Indies, don't make multiplayer games - Dan Marshall
Gun Monkeys creator lays out litany of reasons for small developers to think twice about online games
Dan Marshall has a message for indie developers out there: Don't make online multiplayer games. The developer of the online multiplayer game Gun Monkeys posted a cautionary note to his peers today on his blog in an attempt to dissuade them from following in his footsteps.
"The TL;DR is really: if you're an indie developer, don't make multiplayer games," Marshall said. "There are exceptions, naturally, but by-and-large the number of customers you're ever likely to get simply isn't there to support it."
Marshall said the expectations people have for online multiplayer games are immensely difficult to meet. They want to log on at any time of the day and instantly find a match with opponents of a similar skill level. After Gun Monkeys launched and players reported long waits for matches, Marshall attempted to ameliorate that concern in an unusual way. If a player was left waiting for a Gun Monkeys opponent for a few minutes, the game would automatically generate a Steam key for them to give a friend. Despite the allure of free games and a raft of positive reviews, Marshall still had problems keeping Gun Monkeys' servers full.
"I don't want to be completely negative, I just think as indies we need to be aware that the numbers Titanfall sells in order to be a constantly-playable online game eclipses anything we could possibly hope to achieve," Marshall said. "It's a case of being very, very boringly realistic."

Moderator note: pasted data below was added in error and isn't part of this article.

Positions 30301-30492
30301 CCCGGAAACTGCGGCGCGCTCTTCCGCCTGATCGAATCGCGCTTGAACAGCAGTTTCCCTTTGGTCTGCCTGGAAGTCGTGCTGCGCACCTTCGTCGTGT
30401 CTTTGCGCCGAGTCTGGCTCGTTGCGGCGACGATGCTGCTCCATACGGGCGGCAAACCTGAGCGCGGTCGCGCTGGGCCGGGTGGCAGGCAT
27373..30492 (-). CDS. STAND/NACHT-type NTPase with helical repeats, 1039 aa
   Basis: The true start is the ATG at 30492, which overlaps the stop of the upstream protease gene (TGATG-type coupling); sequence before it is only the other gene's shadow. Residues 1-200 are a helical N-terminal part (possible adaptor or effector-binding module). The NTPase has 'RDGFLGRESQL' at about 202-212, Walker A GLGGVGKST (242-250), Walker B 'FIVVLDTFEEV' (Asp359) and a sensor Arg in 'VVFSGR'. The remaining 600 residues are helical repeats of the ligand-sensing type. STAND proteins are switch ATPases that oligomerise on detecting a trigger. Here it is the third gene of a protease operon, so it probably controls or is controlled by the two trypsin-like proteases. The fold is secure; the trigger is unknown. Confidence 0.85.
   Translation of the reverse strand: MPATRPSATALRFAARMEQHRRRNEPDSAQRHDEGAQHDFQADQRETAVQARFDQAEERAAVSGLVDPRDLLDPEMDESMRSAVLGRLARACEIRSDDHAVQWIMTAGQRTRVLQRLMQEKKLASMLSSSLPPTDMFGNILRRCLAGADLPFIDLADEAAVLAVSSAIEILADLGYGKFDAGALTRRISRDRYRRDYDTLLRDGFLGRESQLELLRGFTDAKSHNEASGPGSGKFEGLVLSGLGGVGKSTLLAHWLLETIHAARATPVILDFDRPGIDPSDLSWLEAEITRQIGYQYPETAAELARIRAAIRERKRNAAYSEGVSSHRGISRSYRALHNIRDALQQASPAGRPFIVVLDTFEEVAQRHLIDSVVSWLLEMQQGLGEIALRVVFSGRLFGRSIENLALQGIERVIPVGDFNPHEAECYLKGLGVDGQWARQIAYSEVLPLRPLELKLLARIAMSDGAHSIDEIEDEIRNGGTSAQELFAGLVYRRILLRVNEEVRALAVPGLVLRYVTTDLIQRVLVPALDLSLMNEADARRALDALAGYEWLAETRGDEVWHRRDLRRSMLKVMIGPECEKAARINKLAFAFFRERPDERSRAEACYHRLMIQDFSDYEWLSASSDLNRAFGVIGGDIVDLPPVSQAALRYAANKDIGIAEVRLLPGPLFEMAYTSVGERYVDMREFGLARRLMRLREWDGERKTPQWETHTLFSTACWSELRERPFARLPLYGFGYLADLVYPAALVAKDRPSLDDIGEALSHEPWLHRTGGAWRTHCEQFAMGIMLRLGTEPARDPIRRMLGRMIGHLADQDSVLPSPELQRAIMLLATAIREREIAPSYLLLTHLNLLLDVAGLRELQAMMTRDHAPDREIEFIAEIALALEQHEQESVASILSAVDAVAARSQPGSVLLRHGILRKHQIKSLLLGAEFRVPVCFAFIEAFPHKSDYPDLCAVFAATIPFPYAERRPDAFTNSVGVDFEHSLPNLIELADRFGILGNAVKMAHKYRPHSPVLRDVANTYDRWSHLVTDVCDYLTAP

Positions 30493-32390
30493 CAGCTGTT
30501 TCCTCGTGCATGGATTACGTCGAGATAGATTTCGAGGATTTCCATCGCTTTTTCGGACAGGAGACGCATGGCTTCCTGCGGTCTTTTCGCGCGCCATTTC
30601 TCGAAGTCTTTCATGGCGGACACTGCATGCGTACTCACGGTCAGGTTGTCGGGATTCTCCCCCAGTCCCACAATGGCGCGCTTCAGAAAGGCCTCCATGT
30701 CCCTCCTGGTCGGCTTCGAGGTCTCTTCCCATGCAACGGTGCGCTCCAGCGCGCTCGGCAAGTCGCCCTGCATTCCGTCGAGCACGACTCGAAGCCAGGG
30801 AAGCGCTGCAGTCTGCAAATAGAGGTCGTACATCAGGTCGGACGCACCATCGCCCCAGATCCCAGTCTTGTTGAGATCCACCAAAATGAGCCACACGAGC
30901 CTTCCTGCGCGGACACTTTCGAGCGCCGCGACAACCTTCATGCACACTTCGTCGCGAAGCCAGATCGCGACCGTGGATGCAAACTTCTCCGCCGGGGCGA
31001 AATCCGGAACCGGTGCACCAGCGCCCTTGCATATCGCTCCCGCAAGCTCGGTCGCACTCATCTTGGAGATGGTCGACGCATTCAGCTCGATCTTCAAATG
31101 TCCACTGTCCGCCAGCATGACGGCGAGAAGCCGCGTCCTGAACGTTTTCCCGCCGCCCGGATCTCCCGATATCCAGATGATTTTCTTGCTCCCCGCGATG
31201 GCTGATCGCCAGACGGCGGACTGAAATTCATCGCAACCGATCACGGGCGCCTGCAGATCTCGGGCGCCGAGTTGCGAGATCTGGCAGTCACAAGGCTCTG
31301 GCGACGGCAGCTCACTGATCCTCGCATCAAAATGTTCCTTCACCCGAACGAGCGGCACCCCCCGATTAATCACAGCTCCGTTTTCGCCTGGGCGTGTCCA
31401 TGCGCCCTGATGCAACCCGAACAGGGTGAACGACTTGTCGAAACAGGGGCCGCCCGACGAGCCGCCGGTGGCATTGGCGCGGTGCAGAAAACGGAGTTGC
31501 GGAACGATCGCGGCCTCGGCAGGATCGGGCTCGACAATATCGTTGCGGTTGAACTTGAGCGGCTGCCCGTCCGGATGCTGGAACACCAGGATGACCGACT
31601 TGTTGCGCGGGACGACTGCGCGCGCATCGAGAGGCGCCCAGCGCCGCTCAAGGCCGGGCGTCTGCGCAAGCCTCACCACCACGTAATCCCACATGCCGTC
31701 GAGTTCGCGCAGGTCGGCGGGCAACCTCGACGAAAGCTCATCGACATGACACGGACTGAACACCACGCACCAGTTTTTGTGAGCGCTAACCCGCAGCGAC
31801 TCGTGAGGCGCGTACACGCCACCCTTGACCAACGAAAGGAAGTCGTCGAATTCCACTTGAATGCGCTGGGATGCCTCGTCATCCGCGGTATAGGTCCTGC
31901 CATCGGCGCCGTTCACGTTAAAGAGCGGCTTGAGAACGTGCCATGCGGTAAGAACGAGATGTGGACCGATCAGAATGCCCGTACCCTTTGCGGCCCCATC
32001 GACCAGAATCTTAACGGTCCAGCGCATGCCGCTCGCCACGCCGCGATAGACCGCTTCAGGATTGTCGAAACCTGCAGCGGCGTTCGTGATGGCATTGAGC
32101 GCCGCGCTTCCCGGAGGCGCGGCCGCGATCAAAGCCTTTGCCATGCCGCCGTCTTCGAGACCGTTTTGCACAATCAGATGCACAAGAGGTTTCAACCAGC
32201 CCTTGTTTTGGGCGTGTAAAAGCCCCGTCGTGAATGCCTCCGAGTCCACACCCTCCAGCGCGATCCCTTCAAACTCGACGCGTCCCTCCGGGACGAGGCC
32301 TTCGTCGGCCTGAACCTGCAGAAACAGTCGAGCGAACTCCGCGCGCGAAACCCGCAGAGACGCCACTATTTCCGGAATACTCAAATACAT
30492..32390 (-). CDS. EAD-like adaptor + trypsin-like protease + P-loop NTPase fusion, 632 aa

For those developers undeterred by his message, Marshall also offered some points of advice. He suggested online game developers make sure to build hype before launch. If the game comes out and people report any empty servers, that will only discourage others from jumping on, creating a self-perpetuating problem. Other points of advice for online game makers include adding bots to meet player expectations, buying advertising, and providing continued post-launch support for the game, if possible.
"I kept fixing bugs and tweaking gameplay for a few months, because of course, but there comes a point where you're aware you need to get on with a new game in order to keep your company afloat," Marshall said. "Adding new maps and characters and stuff seems like a sensible thing to do, but if the game doesn't have the numbers already, what is it really going to achieve?"
Ultimately, Gun Monkeys covered its own costs, so Marshall said it was successful from one perspective. However, he added it "immediately got forgotten about."
"And that's the saddest bit for me, because it's genuinely a brillo little game that deserved a lot more attention," Marshall said.